About a mile from my house, the main road passes through a portion of Kennesaw Mountain National Battlefield Park. This is the spot where Confederate troops tried unsuccessfully to stop General William Tecumseh Sherman‘s march through Georgia. Sherman was himself a notorious death dealer, but in the Battle of Kennesaw Mountain, his soldiers suffered the heaviest casualties. When the battle was over, 3,000 Union soldiers and 1,000 Confederates lay dead on the battlefield.
As I write this, I am thinking that buzzards care nothing for the color of a uniform.
A Confederate private named Samuel Watkins recalled this scene from the battlefield after three days of fighting on Kennesaw Mountain.
On the third morning the Yankees raised a white flag, asked an armistice to bury their dead, not for any respect either army had for the dead, but to get rid of the sickening stench. I get sick now when I happen to think about it. Long and deep trenches were dug, and hooks made from bayonets crooked for the purpose, and all the dead were dragged and thrown pell mell into these trenches. Nothing was allowed to be taken off the dead, and finely dressed officers, with gold watch chains dangling over their vests, were thrown into the ditches. During the whole day both armies were hard at work, burying the Federal dead….
He does not mention the presence of buzzards, but they were a common sight after Civil War battles. Thousands of black vultures and turkey vultures flocked to Gettysburg after that battle, mainly to feast on the decomposing corpses of horses which were not as readily removed from the battlefield as the bodies of soldiers. Historians have speculated that the large population of buzzards in Gettysburg today are descended from the ones that were drawn to the area by the epic battle. Are the birds who circled my neighborhood in January the descendants of the buzzards that no doubt circled over the scene private Watkins described? It seems entirely likely to me.
I mention the park for another reason. Because the road essentially cuts the park in two, animals—deer in particular—are often struck by cars as they cross from one side to the other. The buzzards who flocking on the cell tower were less than a mile from this area. They could catch an updraft and with very little effort, be circling over a deer or squirrel carcass within about a minute.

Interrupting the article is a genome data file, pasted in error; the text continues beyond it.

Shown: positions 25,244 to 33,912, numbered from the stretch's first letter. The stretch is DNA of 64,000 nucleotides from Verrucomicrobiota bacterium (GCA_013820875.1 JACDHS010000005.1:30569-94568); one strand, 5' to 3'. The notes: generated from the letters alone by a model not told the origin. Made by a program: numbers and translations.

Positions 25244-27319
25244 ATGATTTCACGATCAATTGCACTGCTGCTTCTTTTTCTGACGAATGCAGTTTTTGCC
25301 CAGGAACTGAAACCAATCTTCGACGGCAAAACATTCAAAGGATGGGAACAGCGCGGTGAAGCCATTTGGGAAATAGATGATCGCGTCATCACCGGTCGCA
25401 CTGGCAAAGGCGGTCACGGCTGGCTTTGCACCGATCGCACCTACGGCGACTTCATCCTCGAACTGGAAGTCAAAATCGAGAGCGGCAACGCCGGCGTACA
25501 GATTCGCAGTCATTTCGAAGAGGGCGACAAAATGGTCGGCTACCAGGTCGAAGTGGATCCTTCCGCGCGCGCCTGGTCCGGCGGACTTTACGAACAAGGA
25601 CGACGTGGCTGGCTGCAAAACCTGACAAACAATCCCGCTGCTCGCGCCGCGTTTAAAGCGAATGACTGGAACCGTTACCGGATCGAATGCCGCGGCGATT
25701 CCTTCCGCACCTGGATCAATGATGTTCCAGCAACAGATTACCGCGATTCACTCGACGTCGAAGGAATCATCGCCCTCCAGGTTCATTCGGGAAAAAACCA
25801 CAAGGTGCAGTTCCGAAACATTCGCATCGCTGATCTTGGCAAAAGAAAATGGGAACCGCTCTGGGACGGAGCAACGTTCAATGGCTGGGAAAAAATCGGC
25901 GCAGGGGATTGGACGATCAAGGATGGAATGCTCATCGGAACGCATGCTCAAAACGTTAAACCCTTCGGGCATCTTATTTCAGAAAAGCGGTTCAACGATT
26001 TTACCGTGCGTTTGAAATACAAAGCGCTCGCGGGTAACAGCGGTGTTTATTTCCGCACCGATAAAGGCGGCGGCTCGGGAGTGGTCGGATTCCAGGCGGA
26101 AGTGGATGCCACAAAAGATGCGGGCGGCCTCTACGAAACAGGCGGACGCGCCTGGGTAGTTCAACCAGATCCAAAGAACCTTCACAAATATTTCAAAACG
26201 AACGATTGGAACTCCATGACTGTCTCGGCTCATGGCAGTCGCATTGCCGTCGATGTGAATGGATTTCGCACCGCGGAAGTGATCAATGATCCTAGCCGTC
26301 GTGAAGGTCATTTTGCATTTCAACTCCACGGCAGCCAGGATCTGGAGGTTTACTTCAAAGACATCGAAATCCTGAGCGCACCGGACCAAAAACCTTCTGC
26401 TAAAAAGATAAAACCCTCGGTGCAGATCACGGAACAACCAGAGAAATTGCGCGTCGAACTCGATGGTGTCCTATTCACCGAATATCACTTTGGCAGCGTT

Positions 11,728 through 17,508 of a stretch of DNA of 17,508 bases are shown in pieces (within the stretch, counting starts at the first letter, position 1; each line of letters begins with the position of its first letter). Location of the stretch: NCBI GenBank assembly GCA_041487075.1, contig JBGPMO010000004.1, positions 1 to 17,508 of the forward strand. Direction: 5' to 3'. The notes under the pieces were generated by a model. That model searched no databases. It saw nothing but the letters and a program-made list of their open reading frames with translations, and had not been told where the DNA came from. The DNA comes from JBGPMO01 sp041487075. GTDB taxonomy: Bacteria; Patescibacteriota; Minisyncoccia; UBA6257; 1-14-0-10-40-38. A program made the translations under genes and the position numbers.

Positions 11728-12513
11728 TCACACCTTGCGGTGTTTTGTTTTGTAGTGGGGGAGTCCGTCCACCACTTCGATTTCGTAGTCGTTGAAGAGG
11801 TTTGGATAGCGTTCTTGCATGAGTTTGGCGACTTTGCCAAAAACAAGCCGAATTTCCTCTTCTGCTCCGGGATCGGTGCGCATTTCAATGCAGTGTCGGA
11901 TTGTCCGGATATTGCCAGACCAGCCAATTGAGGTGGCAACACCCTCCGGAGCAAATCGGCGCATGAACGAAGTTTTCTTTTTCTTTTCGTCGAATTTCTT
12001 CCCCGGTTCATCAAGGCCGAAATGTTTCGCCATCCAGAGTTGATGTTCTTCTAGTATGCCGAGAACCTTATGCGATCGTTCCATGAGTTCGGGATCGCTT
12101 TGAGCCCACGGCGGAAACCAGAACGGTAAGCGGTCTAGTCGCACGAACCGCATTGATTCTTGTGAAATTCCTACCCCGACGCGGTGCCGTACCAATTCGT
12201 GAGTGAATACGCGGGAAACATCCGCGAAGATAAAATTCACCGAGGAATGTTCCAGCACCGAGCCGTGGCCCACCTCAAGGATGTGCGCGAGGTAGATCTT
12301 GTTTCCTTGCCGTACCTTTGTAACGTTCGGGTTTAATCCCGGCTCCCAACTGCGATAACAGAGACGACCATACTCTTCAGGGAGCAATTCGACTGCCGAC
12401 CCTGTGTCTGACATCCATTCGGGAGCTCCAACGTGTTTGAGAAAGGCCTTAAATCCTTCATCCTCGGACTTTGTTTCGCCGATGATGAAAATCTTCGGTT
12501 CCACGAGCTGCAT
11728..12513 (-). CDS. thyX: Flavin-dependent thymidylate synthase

My nine-year-old daughter recently spied two buzzards picking at a dead possum as we drove through the park on the way to her piano lesson.
”What are those birds, Daddy?“
My response was matter-of-fact.
“They eat dead things,“ I said.
She considered this fact for a moment.
“Are there many dead things around here?“
I explained the road and the park and the danger the road poses to animals crossing it. She understood this, I think.
“Do they ever eat people“?
“No honey,“ I said.
This is a white lie, but I do not wish to discuss the more disturbing nuances of buzzard-human relations with my daughter at this stage of her life. It is enough that she contemplates the existence of animals that feed off of dead things.
The buzzards disappeared from my neighborhood in February as suddenly as they had arrived. As much as I have read about them, the precise cause of their departure is unknown to me. A friend observed that their appearance immediately preceded the arrival of COVID-19 in America as if to suggest that the birds were some kind of prophetic omen. I scoffed. I am not a superstitious person, and I would not be unsettled if they decided to return. I enjoy watching them fly.